Edtech 541: Obstacles for Integrating Technology in a Math Curriculum

Whenever people try to change up the traditional method or approach, there is usually some objection and dispute in response. The typical remark of, “but we’ve always done it this way” seems to be enough justification for the opposing party. Integrating technology into a math classroom can be extremely beneficial but its greatest obstacle is battling this appeal to tradition. All the obstacles that stand in the way for technology integration for math can be traced back to this attitude and excuse.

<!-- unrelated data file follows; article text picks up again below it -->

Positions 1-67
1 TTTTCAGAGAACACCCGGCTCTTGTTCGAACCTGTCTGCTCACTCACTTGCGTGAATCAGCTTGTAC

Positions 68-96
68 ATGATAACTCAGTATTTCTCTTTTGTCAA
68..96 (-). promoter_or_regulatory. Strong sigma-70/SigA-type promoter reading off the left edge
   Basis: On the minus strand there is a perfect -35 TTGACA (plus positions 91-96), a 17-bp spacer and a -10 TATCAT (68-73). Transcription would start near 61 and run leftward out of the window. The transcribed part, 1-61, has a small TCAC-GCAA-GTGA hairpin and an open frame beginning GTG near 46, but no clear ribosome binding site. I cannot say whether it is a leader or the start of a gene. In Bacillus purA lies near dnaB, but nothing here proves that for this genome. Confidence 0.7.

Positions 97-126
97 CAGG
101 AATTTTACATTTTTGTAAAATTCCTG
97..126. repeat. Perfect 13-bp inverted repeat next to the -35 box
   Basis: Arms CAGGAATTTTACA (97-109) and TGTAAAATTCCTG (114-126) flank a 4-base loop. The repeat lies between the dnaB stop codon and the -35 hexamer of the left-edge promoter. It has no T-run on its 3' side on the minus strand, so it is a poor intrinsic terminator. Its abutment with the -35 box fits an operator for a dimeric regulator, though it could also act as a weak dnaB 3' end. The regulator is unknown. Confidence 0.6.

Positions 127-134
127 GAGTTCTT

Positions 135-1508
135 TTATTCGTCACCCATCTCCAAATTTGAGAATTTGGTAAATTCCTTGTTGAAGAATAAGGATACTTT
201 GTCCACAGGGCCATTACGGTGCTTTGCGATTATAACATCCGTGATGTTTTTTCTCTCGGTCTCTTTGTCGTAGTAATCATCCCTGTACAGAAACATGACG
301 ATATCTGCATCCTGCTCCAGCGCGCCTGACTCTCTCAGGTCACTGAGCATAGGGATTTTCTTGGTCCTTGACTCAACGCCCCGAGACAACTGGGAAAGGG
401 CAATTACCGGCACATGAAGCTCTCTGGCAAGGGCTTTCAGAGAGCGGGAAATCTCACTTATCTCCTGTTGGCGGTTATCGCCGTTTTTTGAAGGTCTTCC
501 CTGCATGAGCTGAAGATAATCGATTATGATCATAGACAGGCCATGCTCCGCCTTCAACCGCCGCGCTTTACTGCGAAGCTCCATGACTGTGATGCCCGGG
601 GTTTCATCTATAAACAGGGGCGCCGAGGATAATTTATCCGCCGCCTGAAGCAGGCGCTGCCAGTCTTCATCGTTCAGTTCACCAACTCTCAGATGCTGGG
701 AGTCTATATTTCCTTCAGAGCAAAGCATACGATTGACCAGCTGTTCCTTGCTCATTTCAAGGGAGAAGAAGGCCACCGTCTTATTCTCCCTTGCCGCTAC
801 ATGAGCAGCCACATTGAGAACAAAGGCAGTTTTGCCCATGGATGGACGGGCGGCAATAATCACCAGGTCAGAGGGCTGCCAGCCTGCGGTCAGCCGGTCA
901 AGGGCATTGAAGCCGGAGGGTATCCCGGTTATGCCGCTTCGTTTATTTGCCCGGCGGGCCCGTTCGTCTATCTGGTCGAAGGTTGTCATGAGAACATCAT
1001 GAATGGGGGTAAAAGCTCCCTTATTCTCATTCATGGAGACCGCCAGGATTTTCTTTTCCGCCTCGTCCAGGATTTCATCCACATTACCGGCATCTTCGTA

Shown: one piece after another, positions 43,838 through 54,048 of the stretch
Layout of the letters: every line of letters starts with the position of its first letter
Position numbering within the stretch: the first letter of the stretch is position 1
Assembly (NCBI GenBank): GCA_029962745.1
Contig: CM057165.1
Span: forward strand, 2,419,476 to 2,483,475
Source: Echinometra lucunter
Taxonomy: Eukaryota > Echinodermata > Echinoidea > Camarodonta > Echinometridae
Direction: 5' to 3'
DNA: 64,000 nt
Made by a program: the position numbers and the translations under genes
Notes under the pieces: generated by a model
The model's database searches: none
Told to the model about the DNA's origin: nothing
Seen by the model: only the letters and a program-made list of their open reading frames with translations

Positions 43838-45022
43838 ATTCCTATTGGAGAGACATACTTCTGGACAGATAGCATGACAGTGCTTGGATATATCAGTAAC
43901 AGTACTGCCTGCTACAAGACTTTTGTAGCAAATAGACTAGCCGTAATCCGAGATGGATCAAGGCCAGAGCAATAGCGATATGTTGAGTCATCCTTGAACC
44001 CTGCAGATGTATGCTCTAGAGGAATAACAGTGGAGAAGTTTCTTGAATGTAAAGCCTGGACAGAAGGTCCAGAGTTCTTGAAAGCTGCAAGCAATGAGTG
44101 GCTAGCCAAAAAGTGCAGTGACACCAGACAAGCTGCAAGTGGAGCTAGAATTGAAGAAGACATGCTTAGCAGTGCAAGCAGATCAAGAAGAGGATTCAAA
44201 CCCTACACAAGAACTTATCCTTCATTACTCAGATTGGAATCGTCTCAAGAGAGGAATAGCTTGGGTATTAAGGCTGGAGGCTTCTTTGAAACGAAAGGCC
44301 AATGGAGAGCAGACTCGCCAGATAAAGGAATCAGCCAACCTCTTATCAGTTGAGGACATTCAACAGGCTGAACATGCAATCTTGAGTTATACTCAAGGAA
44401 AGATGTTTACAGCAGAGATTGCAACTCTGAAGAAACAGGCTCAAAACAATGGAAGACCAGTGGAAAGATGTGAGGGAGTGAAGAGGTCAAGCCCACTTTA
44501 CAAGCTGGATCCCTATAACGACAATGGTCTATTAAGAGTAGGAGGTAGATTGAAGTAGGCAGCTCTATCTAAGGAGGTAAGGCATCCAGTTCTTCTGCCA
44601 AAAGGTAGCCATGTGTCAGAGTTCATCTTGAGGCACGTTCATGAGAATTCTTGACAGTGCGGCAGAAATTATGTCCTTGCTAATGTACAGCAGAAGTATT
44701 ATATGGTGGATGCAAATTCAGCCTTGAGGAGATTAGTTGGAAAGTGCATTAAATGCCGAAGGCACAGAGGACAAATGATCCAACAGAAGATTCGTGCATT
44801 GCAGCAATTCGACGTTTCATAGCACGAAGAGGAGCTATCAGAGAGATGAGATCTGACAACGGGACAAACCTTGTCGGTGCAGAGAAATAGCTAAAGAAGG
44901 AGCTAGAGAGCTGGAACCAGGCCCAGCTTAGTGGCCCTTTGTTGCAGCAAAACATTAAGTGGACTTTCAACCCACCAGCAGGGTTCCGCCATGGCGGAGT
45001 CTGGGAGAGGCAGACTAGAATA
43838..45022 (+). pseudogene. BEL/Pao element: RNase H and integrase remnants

First, there are many teachers, administrators, and even parents that fear technology; this fear cultivates an academic environment where it is acceptable and even meets the status quo to teach using traditional methods such as teacher led lectures, student worksheets and conventional assessments. According to Roblyer and Doering (2013), “technology can serve as a catalyst to move teachers toward an instructional style that is more student-centered, active and relevant to the world we live in”(p.310).  For teachers to want to change their practices and integrate technology into their curriculum freely, they need to understand the technologies available for a math class and the impact that these tools can have on student thinking and comprehension of math concepts. “Teachers require professional development and construction time to utilize technology effectively” (Technology in Mathematics, n.d.). The lack of training on incorporating technology resources is a major obstacle when trying to implement technology in the classroom. Most math educators know how to use graphing calculators for instructional purposes. However, many math teachers are not as knowledgeable on the use of online instructional games, manipulatives, spreadsheets, wikis, blogs, videos, and communication tools to enrich curriculum and engage students. “Professional development, the human infrastructure, needs refurbishing; it shouldn’t consist of random workshops or lectures that teachers suffer through on specific PD days. Rather, PD needs to be an ongoing activity that is focused on helping teachers adopt essential one-to-one technology” (Norris, 2011). The fear of using technology for instruction can be calmed if teachers are encouraged and supported to integrate 21st century teaching methods.